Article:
Someone was reading one of my previous blog posts and noted a mistake. I was very thankful that the person had taken time to let me know. Whilst pondering this it got me thinking about managing my strengths and weaknesses. There is a saying develop your strengths and manage your weaknesses. The first step is to identify your strengths and weakness. Let me list a few of them below;
Written English - yes, it's ironic that I choose to spend time writing a blog, given that my spelking and grammar is one of my weakness. Disciplining myself to write a blog forces me to use the tools that I have to help me manage that weakness. Tools such as a spell checker is a heaven-sent tool. There is another tool called Grammarly, which is a combination of a spelling and grammar checker. This tool makes an excellent crutch :-)
Social skills - despite starting and helping to run the Glasgow SQL server user group. My soft skills are not my strength. It would be fair to say, social interactions are those which I find the most challenging. One T-shirt slogan 'I like to party (and by party I mean read books)' I can identify with. One approach I take to manage this weakness is to read books quite literally, and so I have read quite a few books on soft/social skills. These have taught me a few strategies and techniques I use in everyday life.
Finding solutions - it's what I do, give me a challenge and I will find a solution. During an interview for a role, and an issue was raised regarding getting reports emailed automatically to managers. The company had tried various solutions none of which worked, over a period of a couple of years. The solution took me over 6 months, involved some VBA, a spreadsheet, and an SSIS package. I was able to deliver a solution which worked. The solution was not pretty or elegant, that said it met the specification and most important delivered with the constraints that required to work within. Many months after leaving the company it was a delightful pleasure to hear my solution was still in place being used.
Having taken time to recognize my weaknesses and strengths that was the first step for me to improve. This blog post will have been read and then re-read. Passed by someone with better grammar and spelling than myself before publishing. This is my way of managing that weakness. On the other hand, my strengths will have been used in other ways. These strengths and weakness are a part of who I am. They can help me make a positive and unique contribution. Learning to work with them is what makes me just that little bit better each day.
Over the years l have worked with many different people, and observed many people at work. When working in a mechanical garage l was impressed with the range of tools used by the time served mechanic's. When a plumber and electrician come to fit a new kitchen l was always was curious about the range to tools to do different jobs.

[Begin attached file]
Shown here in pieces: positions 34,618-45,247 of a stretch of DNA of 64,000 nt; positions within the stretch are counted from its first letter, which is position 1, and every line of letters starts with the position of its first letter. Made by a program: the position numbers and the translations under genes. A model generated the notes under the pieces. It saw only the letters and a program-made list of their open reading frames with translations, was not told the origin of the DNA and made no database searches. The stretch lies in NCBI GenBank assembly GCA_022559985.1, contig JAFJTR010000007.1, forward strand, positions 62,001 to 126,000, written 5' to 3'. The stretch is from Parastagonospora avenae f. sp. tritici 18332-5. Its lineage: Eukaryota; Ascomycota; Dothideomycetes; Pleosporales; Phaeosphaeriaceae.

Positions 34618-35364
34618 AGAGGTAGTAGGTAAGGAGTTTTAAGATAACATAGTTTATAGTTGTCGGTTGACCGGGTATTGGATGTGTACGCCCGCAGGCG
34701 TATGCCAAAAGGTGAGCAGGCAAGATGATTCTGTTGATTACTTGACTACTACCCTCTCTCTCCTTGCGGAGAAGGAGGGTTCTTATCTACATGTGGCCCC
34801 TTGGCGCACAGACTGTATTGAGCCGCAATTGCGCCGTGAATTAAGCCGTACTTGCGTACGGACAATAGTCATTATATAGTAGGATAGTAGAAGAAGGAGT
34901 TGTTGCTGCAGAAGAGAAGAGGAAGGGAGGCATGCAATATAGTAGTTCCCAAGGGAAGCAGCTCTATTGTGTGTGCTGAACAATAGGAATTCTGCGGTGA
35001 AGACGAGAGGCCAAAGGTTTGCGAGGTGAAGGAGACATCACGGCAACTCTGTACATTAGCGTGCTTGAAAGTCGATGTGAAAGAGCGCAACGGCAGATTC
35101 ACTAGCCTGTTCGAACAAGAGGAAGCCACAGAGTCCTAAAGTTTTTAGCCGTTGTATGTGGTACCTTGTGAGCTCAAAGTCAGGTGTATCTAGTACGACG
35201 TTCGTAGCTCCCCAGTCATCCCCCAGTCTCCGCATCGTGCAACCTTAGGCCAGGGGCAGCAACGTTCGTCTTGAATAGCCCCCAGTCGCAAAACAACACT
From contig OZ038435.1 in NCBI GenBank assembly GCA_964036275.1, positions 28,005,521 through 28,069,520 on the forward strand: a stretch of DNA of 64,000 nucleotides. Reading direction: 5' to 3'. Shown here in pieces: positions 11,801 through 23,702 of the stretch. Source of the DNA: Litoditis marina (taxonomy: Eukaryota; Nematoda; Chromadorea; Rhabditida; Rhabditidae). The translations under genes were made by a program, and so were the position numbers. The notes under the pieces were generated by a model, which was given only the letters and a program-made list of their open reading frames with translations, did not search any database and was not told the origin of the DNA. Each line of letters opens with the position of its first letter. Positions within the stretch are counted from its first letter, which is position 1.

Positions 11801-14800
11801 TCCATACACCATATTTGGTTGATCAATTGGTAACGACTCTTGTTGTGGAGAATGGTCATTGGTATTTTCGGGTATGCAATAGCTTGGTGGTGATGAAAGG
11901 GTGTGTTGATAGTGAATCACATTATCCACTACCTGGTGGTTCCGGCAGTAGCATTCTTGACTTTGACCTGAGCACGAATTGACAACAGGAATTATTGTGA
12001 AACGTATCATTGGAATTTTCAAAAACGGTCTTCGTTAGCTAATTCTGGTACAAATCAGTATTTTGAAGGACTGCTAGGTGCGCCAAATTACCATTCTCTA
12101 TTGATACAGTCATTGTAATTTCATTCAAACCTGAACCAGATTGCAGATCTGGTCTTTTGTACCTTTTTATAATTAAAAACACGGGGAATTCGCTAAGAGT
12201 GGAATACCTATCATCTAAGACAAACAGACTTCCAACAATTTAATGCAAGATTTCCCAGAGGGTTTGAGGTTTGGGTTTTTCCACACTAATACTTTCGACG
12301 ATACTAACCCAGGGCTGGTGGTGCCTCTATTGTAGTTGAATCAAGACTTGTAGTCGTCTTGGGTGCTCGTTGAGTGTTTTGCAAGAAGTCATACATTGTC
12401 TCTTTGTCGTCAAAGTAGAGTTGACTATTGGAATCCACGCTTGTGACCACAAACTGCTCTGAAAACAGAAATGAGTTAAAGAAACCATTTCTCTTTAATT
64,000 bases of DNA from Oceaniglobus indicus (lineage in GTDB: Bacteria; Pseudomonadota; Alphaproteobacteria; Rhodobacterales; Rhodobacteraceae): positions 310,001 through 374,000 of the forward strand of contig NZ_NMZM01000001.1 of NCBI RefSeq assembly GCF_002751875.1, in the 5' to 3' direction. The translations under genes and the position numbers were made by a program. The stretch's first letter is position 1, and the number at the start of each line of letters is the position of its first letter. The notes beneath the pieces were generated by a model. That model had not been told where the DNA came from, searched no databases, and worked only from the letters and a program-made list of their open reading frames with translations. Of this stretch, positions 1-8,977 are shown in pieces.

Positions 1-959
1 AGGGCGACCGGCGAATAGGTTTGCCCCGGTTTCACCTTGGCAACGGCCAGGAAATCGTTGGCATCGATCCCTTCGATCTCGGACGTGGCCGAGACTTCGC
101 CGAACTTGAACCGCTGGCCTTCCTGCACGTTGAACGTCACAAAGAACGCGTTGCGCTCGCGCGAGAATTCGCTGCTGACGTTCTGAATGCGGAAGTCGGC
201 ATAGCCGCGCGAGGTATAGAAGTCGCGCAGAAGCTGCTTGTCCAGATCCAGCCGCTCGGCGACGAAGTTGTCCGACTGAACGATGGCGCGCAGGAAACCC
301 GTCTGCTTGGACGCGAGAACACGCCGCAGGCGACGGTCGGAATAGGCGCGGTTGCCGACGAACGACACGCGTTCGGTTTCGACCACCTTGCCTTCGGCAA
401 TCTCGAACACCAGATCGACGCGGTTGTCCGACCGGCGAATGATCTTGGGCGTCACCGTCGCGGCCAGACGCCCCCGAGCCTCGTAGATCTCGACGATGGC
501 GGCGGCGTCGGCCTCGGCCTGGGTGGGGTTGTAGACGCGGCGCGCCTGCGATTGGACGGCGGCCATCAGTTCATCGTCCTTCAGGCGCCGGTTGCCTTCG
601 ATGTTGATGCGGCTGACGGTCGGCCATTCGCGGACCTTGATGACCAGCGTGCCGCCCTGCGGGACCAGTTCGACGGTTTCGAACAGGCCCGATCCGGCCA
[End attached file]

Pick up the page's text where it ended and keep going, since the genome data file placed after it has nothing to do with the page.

Today l had a relatively simple task when completing data migration task, which l was doing using SSIS. Most of the work uses TSQL when possible. In this case though l was asked convert the a string value from the source for one specific control on one form to Camel Case. First thought use play to my strengths and use TQL, so quick google, and found this stack overflow posting -> http://stackoverflow.com/questions/5164201/is-there-any-sql-server-built-in-function-to-convert-string-in-camel-case
Ok yes it was possible to use TSQL, the phrase that ran through my mind at that point was "when you have a hammer everything looks like a nail". Yes l could create the function and call it from the query etc.... SSIS is the most wonderful toolbox though (pun intended if you notice it). One of them is the script task. Since l only had to convert one control (there is a large number!) why not use some code? Would that be easier? Goggling lead to stack overflow posting -> http://stackoverflow.com/questions/1206019/converting-string-to-title-case-in-c-sharp ( This article filled in the gaps for me https://msdn.microsoft.com/en-us/library/system.globalization.textinfo.totitlecase.aspx)
public void Main()
string fieldName = (string)Dts.Variables["User::str_Field_ID"].Value;
string stringValue = (string)Dts.Variables["User::str_NNLFP_VALUE_TXT"].Value;
if (fieldName == "XYZ014")
TextInfo textInfo = new CultureInfo("en-GB", false).TextInfo;
stringValue = textInfo.ToTitleCase(stringValue);
Dts.Variables["User::str_NNLFP_VALUE_TXT"].Value = stringValue.ToString();
Dts.TaskResult = (int)ScriptResults.Success;
Yes it has taken me time and effort to learn C#, that said it's an excellent additional to my toolbox. Yes l could have done the same in TSQL, it would have taken probably taken longer. Right tool for the right job? That l am sure is a matter of opinion and or debate. Speaking personally for this specific project yes l believe so. It has encouraged me to keep adding to my own personal IT toolbox......